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Developmental Biology is the study of organisms’ life cycles from single cell to complex reproducing and aging multi-cellular organisms. It endeavours to explain phenomena such as: cellular differentiation (e.g. neurons vs. liver cells) and cellular aging, the development of gross morphology and anatomical structures (e.g. body shape and organs -eyes and limbs-), and the development of an organism as an integrated part of an eco-system (e.g. phenotypic plasticity). The philosophically relevant points, in addition to broader philosophy of science inquiries (e.g. confirmation and explanation) are those that have to do with the ontological status of biological kinds and with inter-level relations, specifically the integration of developmental biology with evolutionary biology and to a lesser extent, with ecology. Keeping this is in mind the subcategories within Developmental Biology can be grouped into three main themes: evolution(Evolutionary-Developmental Biology, Developmental Constraints and Process Structuralism)ecology (Ecological Developmental Biology, Epigenetic Inheritance, Nature vs. Nurture and Innateness) and ontology (Developmental Modularity, Developmental System Theory and Process Structuralism).

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  1. Joachim W. Deitmer (2000). Glial Strategy for Metabolic Shuttling and Neuronal Function. Bioessays 22 (8):747-752.
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  2. Bruce Demple (1987). Adaptive Responses to Genotoxic Damage: Bacterial Strategies to Prevent ‐Mutation and Cell Death. Bioessays 6 (4):157-160.
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  3. Rob Denell (1987). Insect Developmental Genetics – Moving Beyond Drosophila. Bioessays 6 (2):77-79.
  4. Alessandro Dini (1987). Scienze della vita e filosofia nel Seicento e Settecento. [REVIEW] History and Philosophy of the Life Sciences 9 (2):327 - 332.
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  5. Hans Driesch (1937). Studien Zur Theorie der Organischen Formbildung. Acta Biotheoretica 3 (1):51-80.
    The concept of embryological “exactness” is introduced; it becomes rather complicated if a called interaction of embryological parts is in question. From the point of view of the biological mechanist “exactness” is ultimately founded upon a given material structure. The experiment is the only possible way to decide, whether the mechanistic view is right or not; mere description does not suffice here. The decision is in favor of so called vitalism. The “harmonious-equipotential system” implies “exactness”. The “genes” are not the (...)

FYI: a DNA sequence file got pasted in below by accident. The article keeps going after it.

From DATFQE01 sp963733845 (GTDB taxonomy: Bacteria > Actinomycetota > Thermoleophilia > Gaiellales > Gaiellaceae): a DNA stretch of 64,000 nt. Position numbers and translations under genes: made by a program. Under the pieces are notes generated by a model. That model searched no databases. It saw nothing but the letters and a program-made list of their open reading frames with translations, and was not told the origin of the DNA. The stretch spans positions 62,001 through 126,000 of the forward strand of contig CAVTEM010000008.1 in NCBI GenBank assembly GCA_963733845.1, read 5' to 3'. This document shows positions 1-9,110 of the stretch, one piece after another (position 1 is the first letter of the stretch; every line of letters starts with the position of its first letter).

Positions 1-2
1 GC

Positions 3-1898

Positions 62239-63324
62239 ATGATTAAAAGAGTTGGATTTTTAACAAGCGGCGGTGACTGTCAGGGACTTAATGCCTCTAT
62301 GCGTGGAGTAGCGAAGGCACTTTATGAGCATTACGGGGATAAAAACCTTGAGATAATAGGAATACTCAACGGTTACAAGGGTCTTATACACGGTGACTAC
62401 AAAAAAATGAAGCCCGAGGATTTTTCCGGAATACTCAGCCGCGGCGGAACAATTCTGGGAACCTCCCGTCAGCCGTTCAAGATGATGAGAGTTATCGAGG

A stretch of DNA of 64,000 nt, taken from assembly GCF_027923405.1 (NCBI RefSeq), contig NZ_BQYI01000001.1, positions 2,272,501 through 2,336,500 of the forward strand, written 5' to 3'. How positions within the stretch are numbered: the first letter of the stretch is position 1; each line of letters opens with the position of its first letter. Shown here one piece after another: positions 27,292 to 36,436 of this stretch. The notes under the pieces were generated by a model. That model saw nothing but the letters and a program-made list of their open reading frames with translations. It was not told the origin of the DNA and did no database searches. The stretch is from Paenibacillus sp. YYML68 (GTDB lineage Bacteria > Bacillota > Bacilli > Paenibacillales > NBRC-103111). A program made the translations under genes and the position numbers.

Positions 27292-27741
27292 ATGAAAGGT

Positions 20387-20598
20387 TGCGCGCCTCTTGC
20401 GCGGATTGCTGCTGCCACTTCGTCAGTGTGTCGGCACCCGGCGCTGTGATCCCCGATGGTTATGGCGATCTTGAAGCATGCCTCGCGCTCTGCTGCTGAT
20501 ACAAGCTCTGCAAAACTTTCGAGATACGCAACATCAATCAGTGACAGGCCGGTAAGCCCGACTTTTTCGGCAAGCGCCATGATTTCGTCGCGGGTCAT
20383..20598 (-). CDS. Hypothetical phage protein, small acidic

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  6. Hans Driesch (1936). Zur Kritik Des „Holismus”. Acta Biotheoretica 1 (3):185-202.
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  7. François Duchesneau (1985). Embryologie au XVIII E Siècle: L'Interprétation de S. Roe. [REVIEW] History and Philosophy of the Life Sciences 7 (2):321 - 327.
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  8. Catherine M. Duckett & John C. Gray (1995). Illuminating Plant Development. Bioessays 17 (2):101-103.
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  9. Michael Eisenbach & Ilan Tur‐Kaspa (1999). Do Human Eggs Attract Spermatozoa? Bioessays 21 (3):203-210.
  10. Lorenz Engell (2011). Ontogenetic Machinery. Radical Philosophy 169:10.
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  11. Richard G. A. Faragher & David Kipling (1998). How Might Replicative Senescence Contribute to Human Ageing? Bioessays 20 (12):985-991.